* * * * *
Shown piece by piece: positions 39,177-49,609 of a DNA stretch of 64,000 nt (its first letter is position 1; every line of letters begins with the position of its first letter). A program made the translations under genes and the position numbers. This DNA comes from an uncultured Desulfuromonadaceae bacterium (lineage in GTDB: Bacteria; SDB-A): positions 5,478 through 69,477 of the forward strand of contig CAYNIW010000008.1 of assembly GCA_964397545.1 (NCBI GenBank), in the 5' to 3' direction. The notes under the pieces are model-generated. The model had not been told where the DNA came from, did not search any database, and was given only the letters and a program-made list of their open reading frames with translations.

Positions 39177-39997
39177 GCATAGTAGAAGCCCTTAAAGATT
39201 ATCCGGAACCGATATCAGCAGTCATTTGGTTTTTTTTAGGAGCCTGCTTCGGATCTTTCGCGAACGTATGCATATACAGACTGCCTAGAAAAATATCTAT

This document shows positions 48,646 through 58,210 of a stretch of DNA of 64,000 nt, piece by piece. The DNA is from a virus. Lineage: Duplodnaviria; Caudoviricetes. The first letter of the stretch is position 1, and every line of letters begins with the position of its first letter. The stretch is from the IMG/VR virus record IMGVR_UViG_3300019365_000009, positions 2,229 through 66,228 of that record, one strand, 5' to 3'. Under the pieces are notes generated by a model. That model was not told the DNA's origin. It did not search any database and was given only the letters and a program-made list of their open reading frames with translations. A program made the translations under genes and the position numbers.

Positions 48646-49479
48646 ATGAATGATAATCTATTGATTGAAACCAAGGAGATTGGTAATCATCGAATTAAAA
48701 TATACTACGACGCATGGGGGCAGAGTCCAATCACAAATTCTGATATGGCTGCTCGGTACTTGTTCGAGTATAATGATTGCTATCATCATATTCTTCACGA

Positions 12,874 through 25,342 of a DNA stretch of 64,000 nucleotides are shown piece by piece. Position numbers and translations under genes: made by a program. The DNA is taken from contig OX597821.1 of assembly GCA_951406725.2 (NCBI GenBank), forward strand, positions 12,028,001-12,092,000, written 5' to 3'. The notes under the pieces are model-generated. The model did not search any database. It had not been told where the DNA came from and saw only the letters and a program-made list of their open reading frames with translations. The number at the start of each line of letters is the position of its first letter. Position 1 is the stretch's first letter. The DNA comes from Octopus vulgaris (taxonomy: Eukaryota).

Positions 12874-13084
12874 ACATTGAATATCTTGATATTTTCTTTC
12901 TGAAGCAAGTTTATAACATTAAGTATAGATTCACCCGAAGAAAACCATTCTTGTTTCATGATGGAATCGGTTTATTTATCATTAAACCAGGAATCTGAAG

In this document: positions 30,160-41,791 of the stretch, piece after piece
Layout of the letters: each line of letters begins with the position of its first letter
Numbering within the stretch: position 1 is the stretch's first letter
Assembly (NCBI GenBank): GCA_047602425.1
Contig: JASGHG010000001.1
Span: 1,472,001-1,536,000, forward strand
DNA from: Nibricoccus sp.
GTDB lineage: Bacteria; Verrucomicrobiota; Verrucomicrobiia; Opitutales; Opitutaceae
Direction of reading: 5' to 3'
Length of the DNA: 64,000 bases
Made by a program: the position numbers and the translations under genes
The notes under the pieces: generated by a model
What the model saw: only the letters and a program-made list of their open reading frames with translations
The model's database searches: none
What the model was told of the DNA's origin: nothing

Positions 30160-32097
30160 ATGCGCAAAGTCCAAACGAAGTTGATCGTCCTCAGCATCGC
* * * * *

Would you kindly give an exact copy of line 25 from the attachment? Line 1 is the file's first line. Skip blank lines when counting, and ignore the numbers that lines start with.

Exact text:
What the model saw: only the letters and a program-made list of their open reading frames with translations